OpenTelemetry for Ruby can be used to add automatic and manual instrumentation to your applications and have trace data sent to Honeycomb. Automatic instrumentation is enabled by adding instrumentation packages. Manual instrumentation can be added using the OpenTelemetry API.
These instructions will explain how to set up automatic and manual instrumentation for a Ruby service. In order to follow along, you will need:
To auto-instrument your Ruby application, add these gems to your Gemfile:
gem 'opentelemetry-sdk' gem 'opentelemetry-exporter-otlp' gem 'opentelemetry-instrumentation-all'
The inclusion of
opentelemetry-instrumentation-all in the above list provides instrumentations for Rails, Sinatra, several HTTP libraries, and more.
The OpenTelemetry initialization needs to happen early in your application lifecycle. For Rails applications, the usual way to initialize OpenTelemetry is in a Rails initializer. For other Ruby services, perform this initialization as early as possible in the start-up process.
# config/initializers/opentelemetry.rb require 'opentelemetry/sdk' require 'opentelemetry/exporter/otlp' require 'opentelemetry/instrumentation/all' OpenTelemetry::SDK.configure do |c| c.use_all() # enables all instrumentation! end
export OTEL_EXPORTER_OTLP_ENDPOINT="https://api.honeycomb.io" export OTEL_EXPORTER_OTLP_HEADERS="x-honeycomb-team=your-api-key,x-honeycomb-dataset=your-dataset" export OTEL_SERVICE_NAME="your-service-name"
A complete example can be viewed here.
Auto-instrumentation is the easiest way to get started with instrumenting your code, but in order to get the most insight into your system, you should add manual instrumentation where appropriate. To do this, use the OpenTelemetry SDK to access the currently executing span and add attributes to it, and/or to create new spans.
To add manual instrumentation, you need to add the OpenTelemetry SDK gem to your Gemfile:
It’s often beneficial to add information to a currently executing span in a trace. For example, you may have an application or service that handles users, and you want to associate the user with the span when querying your dataset in Honeycomb. In order to do this, get the current span from the context and set an attribute with the user ID:
# somewhere within the service, the SDK has been required and configured require 'opentelemetry/sdk' OpenTelemetry::SDK.configure do ... end # ... def handle_user(user) current_span = OpenTelemetry::Trace.current_span current_span.set_attribute("user.id", user.id) end
This will add a
user.id field to the current span so that you can use the field in
GROUP BY, or
ORDER clauses in the Honeycomb query builder.
Auto-instrumentation can show the shape of requests to your system, but only you know the really important parts. In order to get the full picture of what’s happening, you will have to add manual instrumentation and create some custom spans. To do this, grab the tracer from the OpenTelemetry API:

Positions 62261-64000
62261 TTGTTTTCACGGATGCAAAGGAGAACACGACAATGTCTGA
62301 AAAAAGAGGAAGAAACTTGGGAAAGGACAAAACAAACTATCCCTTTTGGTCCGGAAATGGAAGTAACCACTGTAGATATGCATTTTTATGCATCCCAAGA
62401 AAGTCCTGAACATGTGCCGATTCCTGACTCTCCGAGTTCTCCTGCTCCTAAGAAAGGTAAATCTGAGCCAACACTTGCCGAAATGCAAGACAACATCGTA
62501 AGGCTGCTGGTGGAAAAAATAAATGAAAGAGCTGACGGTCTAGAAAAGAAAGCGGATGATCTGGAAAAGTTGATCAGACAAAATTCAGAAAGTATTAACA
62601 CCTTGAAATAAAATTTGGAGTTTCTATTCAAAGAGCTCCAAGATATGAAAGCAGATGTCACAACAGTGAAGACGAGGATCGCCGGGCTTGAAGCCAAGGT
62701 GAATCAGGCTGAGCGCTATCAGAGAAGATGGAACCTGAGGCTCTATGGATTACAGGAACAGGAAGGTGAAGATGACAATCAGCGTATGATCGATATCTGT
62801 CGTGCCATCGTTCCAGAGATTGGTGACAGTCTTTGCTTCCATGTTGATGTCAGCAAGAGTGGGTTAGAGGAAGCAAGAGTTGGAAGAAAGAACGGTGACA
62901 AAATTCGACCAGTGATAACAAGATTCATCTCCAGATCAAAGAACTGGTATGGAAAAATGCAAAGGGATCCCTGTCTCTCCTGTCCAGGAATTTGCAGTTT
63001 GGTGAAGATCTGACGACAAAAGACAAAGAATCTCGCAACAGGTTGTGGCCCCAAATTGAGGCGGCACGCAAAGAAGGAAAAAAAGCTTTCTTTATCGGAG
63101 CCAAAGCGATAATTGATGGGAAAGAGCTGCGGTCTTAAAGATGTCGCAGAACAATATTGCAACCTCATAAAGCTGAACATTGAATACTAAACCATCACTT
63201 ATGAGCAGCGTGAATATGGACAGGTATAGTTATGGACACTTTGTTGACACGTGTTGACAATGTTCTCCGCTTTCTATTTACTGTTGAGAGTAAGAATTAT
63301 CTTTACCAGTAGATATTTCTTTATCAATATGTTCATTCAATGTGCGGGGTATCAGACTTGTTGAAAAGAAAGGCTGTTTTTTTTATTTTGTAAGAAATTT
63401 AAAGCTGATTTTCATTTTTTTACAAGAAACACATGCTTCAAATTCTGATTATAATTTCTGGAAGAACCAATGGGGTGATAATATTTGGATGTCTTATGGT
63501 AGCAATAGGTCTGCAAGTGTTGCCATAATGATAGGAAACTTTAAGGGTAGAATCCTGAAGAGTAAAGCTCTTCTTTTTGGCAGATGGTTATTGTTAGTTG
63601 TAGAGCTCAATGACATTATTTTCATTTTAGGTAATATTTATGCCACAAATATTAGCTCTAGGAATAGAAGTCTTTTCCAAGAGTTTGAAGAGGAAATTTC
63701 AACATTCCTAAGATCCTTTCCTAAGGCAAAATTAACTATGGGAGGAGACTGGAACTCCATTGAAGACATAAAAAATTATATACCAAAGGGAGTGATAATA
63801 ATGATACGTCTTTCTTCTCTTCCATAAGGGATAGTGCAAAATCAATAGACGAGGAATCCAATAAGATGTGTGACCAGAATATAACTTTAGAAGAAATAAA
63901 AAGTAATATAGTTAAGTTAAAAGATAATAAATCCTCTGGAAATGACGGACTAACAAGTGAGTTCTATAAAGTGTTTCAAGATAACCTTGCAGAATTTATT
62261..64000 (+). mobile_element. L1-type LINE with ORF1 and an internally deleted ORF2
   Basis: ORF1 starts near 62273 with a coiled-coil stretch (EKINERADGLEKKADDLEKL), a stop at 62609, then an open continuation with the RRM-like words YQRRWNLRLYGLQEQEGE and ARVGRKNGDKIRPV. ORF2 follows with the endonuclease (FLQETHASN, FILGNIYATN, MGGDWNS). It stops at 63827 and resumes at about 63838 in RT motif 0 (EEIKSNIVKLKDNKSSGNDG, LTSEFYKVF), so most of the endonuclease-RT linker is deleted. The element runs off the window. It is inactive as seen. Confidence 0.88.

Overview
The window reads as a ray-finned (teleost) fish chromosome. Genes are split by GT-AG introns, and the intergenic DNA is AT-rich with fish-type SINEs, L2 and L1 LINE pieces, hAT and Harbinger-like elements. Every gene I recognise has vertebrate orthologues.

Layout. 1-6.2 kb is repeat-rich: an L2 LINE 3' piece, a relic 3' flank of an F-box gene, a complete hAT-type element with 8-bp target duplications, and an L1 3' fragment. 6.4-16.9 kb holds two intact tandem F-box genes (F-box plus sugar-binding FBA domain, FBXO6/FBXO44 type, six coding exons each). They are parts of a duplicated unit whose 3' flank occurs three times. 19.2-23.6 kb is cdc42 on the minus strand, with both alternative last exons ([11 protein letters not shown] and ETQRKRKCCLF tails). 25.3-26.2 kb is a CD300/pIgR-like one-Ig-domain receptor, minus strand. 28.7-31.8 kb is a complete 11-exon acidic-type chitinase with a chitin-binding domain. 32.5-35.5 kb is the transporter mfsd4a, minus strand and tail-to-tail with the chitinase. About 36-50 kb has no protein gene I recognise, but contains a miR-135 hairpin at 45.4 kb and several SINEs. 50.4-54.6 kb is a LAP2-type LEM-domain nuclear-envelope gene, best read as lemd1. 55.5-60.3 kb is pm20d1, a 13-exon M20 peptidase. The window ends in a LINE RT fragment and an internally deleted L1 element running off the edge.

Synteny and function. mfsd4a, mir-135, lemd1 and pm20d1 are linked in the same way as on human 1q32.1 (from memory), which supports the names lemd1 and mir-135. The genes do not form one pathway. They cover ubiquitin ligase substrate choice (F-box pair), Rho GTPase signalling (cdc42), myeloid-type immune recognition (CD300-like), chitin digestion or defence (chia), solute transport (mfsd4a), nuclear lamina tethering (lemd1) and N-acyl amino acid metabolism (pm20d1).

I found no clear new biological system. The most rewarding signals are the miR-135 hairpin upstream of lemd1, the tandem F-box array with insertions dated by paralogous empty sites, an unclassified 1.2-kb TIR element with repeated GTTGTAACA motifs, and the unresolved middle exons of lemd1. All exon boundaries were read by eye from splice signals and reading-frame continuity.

# somewhere within the service, the SDK has been required and configured require 'opentelemetry/sdk' OpenTelemetry::SDK.configure do ... end # ... def run_query tracer = OpenTelemetry.tracer_provider.tracer('my-tracer') tracer.in_span("expensive-query") do |span| # ... cool stuff span.set_attribute('coolness', 100) end end
export OTEL_TRACES_SAMPLER="traceidratio" export OTEL_TRACES_SAMPLER_ARG=0.5 export OTEL_RESOURCE_ATTRIBUTES="SampleRate=2"
In the example above, our goal is to keep approximately half (1/2) of the data volume. The resource attribute contains the denominator (2), while the OpenTelemetry sampler argument contains the decimal value (0.5).
If you have multiple services that communicate with each other, it is important that they have the same sampling configuration. Otherwise, each service might make a different sampling decision, resulting in incomplete or broken traces. You can sample using a standalone proxy as an alternative, like Honeycomb Refinery, or when you have more robust sampling needs.
When a service calls another service, you want to ensure that the relevant trace information is propagated from one service to the other. This allows Honeycomb to connect the two services in a trace.
Distributed tracing enables you to trace and visualize interactions between multiple instrumented services. For example, your users may interact with a front-end API service, which talks to two internal APIs to fulfill their request. In order to have traces connect spans for all these services, it is necessary to propagate trace context between these services, usually by using an HTTP header.
Both the sending and receiving service must use the same propagation format, and both services must be configured to send data to the same Honeycomb dataset.
If no errors appear in the console but your data is not in Honeycomb as expected, use a
ConsoleSpanExporter to print your spans to the console.
This will help confirm whether your app is being instrumented with the data you expect.
As shown in the OpenTelemetry SDK for Ruby, configuration options can be set via environment variables or programmatically.
To use an environment variable to print to the console, set the variable before calling
require 'opentelemetry/sdk' require 'opentelemetry/exporter/otlp' require 'opentelemetry/instrumentation/all' ENV['OTEL_TRACES_EXPORTER'] = 'console' # for debugging OpenTelemetry::SDK.configure do |c| c.use_all() end
Alternatively, add the
ConsoleSpanExporter to your configuration:
OpenTelemetry::SDK.configure do |c| c.add_span_processor( OpenTelemetry::SDK::Trace::Export::SimpleSpanProcessor.new( OpenTelemetry::SDK::Trace::Export::ConsoleSpanExporter.new ) ) ... end
Keep in mind that printing to the console is not recommended for production and should only be used for debugging purposes.